Assignment #2, Margot’s account of King Louis XVI and Marie-Antoinette.



March 15th, 1785


Dear Andre,

The weather is getting nicer every day… Don’t you miss playing in the garden with me? As you must have heard from Mother, we are all doing fine here at home. Angelique and Francoise-Julie will be starting their dancing lessons some time next week, and Mother’s dizziness has gotten better lately.



By the way, I have some exciting news to tell you! I have been invited to play a role in the new opera the Queen is putting together. I’ve heard some terrible things about the Queen, but they are all lies – especially that horrid rumour about the diamonds. I think she is a wonderfully artistic and high-minded person (okay, so she may not be deserving of the same kind of praises for her intellect), so delicate and gracious… she does not sing or play an instrument as well as some other women at Court, but her confidence and natural grace make everything she does seem splendid somehow. Oh, how did I get the role in the opera? Well, it’s, I heard, originated from the Mozart opera Le nozze di Figaro, and there is one important character whose voice just matches mine exactly – according to the Queen her royal self! All those Italian lessons are paying off now! Anyhow – I still haven’t told you how I got noticed by the Queen. Well, it was quite serendipitous really. I happened to be singing at a banquet at Emma’s last Wednesday evening, and even though they had invited the Queen they were not expecting her very self to appear because she is simply so busy with engagements, as we all know -but then halfway through the dinner, there were loud noises outside and the Queen hastily walks into the mansion…even without a single trumpeter declaring her royal entrance! She was dressed quite simple too – it turned out that she was going to visit a well-known card reader who will not leave the street where she lives, so the Queen herself was coming down to get a reading from her; but this street the card reader lives on, is in the middle of the dirty streets of the city and while her carriage was driving across the peasants recognized her, and started throwing mud and dirty things at it. What an outrage! The Queen was pale as a lily, frightened and very upset. Everyone at the party did not know how to act or what to say, before the Queen covered with cold sweat and very much embarrassed herself. So I started singing again, just to make the atmosphere go back to normal. I sung a series of my favourite Italian songs, those cheerful ones to lighten the spirit. And, incredibly, people started chattering away again, smiling and ushering the Queen to the top of the table. That was amazing! When the second song ended everyone applauded so enthusiastically, I have never been praised so much in my entire life… but the most amazing and overwhelming of all was, the Queen was smiling at me so dearly, such gracefulness emanating from her beautiful small face, her eyes brimming with tears. She came over to me and held my hand, and paid me thanks with such sincere words – then she told me that she had never heard such a beautiful voice. Now I didn’t know what to say! I must have been blushing like a little tomato, because she laughed playfully at me and said I looked even prettier with those blushing cheeks! So, that’s how I came to play a part in the Queen’s opera. I am absolutely enraptured by the Queen and her charms!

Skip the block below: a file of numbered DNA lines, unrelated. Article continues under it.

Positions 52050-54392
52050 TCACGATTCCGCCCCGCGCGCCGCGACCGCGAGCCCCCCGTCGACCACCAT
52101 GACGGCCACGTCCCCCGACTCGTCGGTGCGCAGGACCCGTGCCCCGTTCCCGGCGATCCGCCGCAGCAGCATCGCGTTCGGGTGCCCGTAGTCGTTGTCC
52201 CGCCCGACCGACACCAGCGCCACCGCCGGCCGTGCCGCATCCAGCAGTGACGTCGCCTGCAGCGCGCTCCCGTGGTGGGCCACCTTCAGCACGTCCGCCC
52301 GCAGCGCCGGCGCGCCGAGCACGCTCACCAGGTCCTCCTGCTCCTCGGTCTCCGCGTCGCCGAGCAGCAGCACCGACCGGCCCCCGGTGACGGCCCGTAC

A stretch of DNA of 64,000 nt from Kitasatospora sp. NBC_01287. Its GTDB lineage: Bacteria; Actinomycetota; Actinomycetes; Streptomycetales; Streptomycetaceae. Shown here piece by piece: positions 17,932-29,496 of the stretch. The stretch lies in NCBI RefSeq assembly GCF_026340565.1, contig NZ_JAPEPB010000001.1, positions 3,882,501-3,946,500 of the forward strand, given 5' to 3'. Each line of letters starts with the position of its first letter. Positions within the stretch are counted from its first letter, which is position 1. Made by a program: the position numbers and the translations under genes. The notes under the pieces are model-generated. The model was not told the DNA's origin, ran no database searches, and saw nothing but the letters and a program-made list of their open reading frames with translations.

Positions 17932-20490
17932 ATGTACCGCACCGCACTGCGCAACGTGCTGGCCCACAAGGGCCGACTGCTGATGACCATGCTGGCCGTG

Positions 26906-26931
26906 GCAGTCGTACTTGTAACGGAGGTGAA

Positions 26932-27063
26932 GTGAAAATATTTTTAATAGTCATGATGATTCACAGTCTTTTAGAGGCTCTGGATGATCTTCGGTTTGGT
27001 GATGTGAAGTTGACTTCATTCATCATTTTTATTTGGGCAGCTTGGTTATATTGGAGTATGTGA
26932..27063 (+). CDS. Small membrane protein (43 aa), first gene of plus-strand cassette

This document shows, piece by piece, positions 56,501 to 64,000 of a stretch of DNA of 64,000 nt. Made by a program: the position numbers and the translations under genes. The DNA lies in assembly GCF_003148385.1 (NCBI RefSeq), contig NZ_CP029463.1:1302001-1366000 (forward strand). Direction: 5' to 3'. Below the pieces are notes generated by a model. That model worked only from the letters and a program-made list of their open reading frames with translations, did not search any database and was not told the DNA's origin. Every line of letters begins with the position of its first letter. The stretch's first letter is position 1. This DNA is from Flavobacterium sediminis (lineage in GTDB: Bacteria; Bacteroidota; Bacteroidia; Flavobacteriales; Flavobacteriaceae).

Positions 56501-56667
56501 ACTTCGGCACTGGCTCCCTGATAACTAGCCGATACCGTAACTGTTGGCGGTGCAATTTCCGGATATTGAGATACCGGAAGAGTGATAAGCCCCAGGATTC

It is certainly great to be recognized by her, as when I went to a party last night at Versailles, the Queen smiled at me again, in front of everyone, and at her sign the King himself waved at me. I hear he does not appreciate the arts as much as the Queen does, but I think highly of him still, from what I heard about his interests in modern inventions. I would love to get to know about the King more!

But most of all, I wish you could come and hear me sing. I can’t wait for the first rehearsal! Write me again and let me know about your progresses- you are so lucky to be able to study so much!

Most dearly,

Margot

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